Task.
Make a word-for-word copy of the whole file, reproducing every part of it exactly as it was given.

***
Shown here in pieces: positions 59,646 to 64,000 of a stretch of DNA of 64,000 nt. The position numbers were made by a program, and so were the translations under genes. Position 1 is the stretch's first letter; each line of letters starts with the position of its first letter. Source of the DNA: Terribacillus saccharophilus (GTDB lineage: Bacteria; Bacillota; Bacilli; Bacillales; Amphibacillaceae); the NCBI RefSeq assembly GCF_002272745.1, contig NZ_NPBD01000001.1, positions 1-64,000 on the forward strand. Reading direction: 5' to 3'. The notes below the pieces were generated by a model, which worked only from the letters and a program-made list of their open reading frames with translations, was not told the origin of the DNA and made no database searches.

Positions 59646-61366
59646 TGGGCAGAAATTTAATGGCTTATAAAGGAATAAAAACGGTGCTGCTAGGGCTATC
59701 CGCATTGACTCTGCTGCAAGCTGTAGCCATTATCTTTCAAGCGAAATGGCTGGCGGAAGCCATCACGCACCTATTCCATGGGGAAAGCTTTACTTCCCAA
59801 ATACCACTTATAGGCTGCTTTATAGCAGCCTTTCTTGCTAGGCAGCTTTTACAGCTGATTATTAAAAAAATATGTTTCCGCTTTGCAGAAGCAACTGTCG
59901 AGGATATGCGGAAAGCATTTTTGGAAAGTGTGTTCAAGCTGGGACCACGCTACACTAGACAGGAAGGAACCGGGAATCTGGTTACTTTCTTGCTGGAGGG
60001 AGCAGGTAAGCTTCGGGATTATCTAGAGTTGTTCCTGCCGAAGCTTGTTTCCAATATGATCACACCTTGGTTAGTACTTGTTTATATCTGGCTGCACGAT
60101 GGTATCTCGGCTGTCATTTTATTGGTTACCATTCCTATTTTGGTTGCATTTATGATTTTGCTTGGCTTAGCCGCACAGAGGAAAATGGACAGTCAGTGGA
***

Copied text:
Shown here in pieces: positions 59,646 to 64,000 of a stretch of DNA of 64,000 nt. The position numbers were made by a program, and so were the translations under genes. Position 1 is the stretch's first letter; each line of letters starts with the position of its first letter. Source of the DNA: Terribacillus saccharophilus (GTDB lineage: Bacteria; Bacillota; Bacilli; Bacillales; Amphibacillaceae); the NCBI RefSeq assembly GCF_002272745.1, contig NZ_NPBD01000001.1, positions 1-64,000 on the forward strand. Reading direction: 5' to 3'. The notes below the pieces were generated by a model, which worked only from the letters and a program-made list of their open reading frames with translations, was not told the origin of the DNA and made no database searches.

Positions 59646-61366
59646 TGGGCAGAAATTTAATGGCTTATAAAGGAATAAAAACGGTGCTGCTAGGGCTATC
59701 CGCATTGACTCTGCTGCAAGCTGTAGCCATTATCTTTCAAGCGAAATGGCTGGCGGAAGCCATCACGCACCTATTCCATGGGGAAAGCTTTACTTCCCAA
59801 ATACCACTTATAGGCTGCTTTATAGCAGCCTTTCTTGCTAGGCAGCTTTTACAGCTGATTATTAAAAAAATATGTTTCCGCTTTGCAGAAGCAACTGTCG
59901 AGGATATGCGGAAAGCATTTTTGGAAAGTGTGTTCAAGCTGGGACCACGCTACACTAGACAGGAAGGAACCGGGAATCTGGTTACTTTCTTGCTGGAGGG
60001 AGCAGGTAAGCTTCGGGATTATCTAGAGTTGTTCCTGCCGAAGCTTGTTTCCAATATGATCACACCTTGGTTAGTACTTGTTTATATCTGGCTGCACGAT
60101 GGTATCTCGGCTGTCATTTTATTGGTTACCATTCCTATTTTGGTTGCATTTATGATTTTGCTTGGCTTAGCCGCACAGAGGAAAATGGACAGTCAGTGGA